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Since early April, a tenuous truce has ended fighting between Houthi rebels and pro-government forces in Yemen. However, truce or not, hundreds of civilians were killed during this period by landmines laid by the rebels. An NGO, Project Masam, is working frantically to remove landmines and prevent further tragedies.

Since 2014, Yemen has been torn by conflict between the Houthis, rebels backed by Iran, and pro-government forces, backed by a military coalition led by neighboring Saudi Arabia.

The Houthis have been the laying of landmines across the country since 2017 – in fields, villages and along roads – especially in the coastal regions of Hodeidah and Taiz. For the rebels, landmines are an effective means of stopping the advance of pro-government troops. This was certainly the case in 2018 when fighting intensified in Taiz and Hodeidah.

Between 2019 and August 2022, an estimated 426 civilians were killed by landmines, improvised explosive devices and unexploded ordnance, including 101 children and 22 women, according to the Yemeni Landmine Observatory. The Observatory has also identified 568 people injured by these machines, including 216 children and 48 women.

This NGO documents the names of landmine victims. They often share images of demining operations on their Twitter account.

These anti-tank landmines were discovered by residents of the Marib region.

An unprotected Chabwa man removes an anti-tank landmine discovered on a country road. This man was able to remove 50 mines, according to this tweet.

“Locally made mines are among the most dangerous, because they explode at the slightest pressure”

Walid Al Jaouri is the spokesperson for Masam Projectan NGO that has been carrying out demining operations since 2018 in several Yemeni governorates.

We have 32 teams of deminers trained by international experts. We work every day from 6 a.m. to noon.

We have been able to clear 356,758 landmines since we started work in 2018. We have also removed 212,299 unexploded ordnance, 7,462 improvised explosive devices, 131,459 anti-tank mines and 5,538 anti-personnel mines.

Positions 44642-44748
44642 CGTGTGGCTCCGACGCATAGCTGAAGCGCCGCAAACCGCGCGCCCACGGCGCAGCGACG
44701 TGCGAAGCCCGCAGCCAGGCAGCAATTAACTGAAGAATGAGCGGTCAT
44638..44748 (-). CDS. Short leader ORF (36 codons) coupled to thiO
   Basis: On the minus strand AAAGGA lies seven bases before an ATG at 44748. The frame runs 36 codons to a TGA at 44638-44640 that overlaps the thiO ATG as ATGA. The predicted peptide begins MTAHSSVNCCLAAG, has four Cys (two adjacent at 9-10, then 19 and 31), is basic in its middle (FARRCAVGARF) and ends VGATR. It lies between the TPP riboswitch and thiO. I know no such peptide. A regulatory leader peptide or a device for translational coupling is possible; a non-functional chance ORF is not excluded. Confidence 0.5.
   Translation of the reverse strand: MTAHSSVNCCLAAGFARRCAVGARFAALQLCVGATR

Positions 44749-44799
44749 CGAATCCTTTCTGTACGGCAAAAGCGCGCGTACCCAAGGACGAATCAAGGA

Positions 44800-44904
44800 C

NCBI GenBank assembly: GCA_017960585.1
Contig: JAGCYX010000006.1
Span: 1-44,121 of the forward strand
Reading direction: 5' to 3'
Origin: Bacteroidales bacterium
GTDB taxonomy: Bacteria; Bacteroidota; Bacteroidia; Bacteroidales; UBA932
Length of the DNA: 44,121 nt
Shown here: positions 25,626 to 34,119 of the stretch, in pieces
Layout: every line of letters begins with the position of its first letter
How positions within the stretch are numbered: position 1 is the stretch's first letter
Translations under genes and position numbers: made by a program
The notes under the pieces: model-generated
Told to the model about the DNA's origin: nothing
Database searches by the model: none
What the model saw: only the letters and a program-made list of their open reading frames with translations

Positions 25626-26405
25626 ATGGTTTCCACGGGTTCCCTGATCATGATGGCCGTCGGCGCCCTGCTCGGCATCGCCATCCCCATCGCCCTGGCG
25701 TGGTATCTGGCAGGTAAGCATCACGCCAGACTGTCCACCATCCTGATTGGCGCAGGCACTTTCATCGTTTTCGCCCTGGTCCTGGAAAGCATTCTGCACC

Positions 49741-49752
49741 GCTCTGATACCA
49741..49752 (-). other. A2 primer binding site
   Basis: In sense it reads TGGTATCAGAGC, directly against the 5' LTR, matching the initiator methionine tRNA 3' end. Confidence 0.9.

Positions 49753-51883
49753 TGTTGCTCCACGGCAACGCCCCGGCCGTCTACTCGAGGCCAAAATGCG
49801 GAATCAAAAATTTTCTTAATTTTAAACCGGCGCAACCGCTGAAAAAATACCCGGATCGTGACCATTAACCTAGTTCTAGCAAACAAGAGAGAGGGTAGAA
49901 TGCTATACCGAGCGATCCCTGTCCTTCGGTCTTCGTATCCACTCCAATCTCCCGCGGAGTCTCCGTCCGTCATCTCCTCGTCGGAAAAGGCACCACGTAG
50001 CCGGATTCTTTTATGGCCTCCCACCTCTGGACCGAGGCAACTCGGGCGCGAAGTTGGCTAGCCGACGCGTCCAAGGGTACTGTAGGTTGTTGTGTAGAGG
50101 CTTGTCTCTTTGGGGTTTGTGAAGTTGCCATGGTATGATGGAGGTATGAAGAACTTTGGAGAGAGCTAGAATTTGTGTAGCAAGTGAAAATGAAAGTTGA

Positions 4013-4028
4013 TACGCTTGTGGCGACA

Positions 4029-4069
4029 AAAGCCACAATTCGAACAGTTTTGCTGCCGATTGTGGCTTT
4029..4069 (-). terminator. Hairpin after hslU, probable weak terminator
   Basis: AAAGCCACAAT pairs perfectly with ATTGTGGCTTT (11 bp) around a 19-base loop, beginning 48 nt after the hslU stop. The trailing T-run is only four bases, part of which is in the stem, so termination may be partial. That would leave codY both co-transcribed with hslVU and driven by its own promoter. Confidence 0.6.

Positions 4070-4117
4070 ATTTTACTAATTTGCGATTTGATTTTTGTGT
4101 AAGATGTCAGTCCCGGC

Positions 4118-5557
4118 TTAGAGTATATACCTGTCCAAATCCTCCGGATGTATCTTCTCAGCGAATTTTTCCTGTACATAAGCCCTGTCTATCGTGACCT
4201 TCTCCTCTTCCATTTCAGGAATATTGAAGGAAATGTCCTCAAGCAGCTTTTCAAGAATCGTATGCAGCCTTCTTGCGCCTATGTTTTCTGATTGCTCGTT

This young man from Taiz volunteered to help with demining operations but was injured in an explosion and lost all his limbs.

Our teams were able to clear an area of ​​38,034,720 square meters in eight different governorates – Al Jawf, Chabwa, Ma’rib, al-Hodeida, Taiz, Aden, Ad Dali’ and Lahij.

There are basically two types of mines: conventional anti-personnel mines and locally made mines produced by the Houthis in their own factories. These locally made mines come in a variety of sizes and shapes and are often built with different purposes. They represent 85% of the mines that we have neutralized.

This shows an improvised explosive device neutralized by volunteers from the Masam project. © Masam Project

Locally made mines are among the most dangerous, as they explode at the slightest pressure.

There are several types of mines that are made locally. The Houthis placed landmines attached to electrical circuits and placed them near entrances to villages and heavily populated areas. Then there are petal mines, which are actually anti-vehicle mines, but the Houthis have made them extremely dangerous anti-personnel mines because they can be detonated by very light pressure on the petal.

These anti-personnel mines, collected by volunteers from the Masam Project, are about to be destroyed.
These anti-personnel mines, collected by volunteers from the Masam Project, are about to be destroyed. © Masam Project

“We found explosive devices hidden in cans of beans”

Our team has also worked to neutralize improvised explosive devices that the Houthis have planted in common objects like bricks, rocks and tires.

Volunteers from the Masam project found this explosive placed in a fake cinder block.
Volunteers from the Masam project found this explosive placed in a fake cinder block. © Masam Project

Recently, we found a lot of explosives placed in old tires in Bihan area in Chabwa governorate.

Anti-personnel mines collected by Project Masam deminers.
Anti-personnel mines collected by Project Masam deminers. © Masam Project

We also found explosive devices hidden in bean boxes, filled with pieces of iron and gunpowder. We also found explosive devices hidden in rocks which were later planted along some roads. We even found explosive devices hidden in palm trees in agricultural areas of Hodeidah.

We also found explosives hidden in bean cans, filled with pieces of iron and gunpowder. We also found explosive devices hidden in rocks which were later planted along some roads. We even found explosive devices hidden in palm trees in agricultural areas of Hodeidah.

Since the truce began, people have taken to social media to call on the Houthis to provide maps mines they have placed in order to facilitate demining operations and save lives.

Yemen is a signatory to the 1997 Ottawa Convention, which prohibits anti-personnel mines.



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